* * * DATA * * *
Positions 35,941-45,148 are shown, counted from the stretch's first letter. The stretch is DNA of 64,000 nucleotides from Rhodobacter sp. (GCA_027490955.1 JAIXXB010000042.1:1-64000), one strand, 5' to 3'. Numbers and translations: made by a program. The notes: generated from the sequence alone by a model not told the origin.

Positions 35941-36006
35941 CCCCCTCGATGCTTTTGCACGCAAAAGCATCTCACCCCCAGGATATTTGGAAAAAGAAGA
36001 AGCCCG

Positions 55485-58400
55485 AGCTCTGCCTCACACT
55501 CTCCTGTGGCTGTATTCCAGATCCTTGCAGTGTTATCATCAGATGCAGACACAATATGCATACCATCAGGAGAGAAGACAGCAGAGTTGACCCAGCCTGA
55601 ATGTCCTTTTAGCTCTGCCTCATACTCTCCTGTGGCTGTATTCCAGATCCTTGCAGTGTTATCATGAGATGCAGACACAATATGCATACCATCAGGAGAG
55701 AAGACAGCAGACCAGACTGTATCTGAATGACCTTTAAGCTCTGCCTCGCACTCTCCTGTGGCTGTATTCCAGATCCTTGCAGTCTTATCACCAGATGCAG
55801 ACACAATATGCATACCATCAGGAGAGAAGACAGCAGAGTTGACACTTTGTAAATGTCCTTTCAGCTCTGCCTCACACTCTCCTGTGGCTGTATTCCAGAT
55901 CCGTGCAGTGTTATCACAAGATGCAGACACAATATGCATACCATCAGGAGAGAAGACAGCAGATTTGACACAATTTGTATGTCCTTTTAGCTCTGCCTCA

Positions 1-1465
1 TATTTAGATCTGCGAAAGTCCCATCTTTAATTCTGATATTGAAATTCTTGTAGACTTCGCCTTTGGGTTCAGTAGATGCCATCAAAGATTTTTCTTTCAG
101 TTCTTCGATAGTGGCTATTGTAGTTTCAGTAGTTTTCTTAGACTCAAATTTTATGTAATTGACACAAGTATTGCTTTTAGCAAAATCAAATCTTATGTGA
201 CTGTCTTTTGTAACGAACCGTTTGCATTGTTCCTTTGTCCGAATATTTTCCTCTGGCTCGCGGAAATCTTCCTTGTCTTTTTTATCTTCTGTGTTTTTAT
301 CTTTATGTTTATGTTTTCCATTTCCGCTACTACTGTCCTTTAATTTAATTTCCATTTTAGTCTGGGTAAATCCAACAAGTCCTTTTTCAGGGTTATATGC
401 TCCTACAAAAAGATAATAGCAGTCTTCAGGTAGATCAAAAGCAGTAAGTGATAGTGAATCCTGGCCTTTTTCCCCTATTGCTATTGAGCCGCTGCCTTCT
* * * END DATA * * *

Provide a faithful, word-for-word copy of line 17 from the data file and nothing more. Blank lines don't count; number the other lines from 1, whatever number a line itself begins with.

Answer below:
401 TCCTACAAAAAGATAATAGCAGTCTTCAGGTAGATCAAAAGCAGTAAGTGATAGTGAATCCTGGCCTTTTTCCCCTATTGCTATTGAGCCGCTGCCTTCT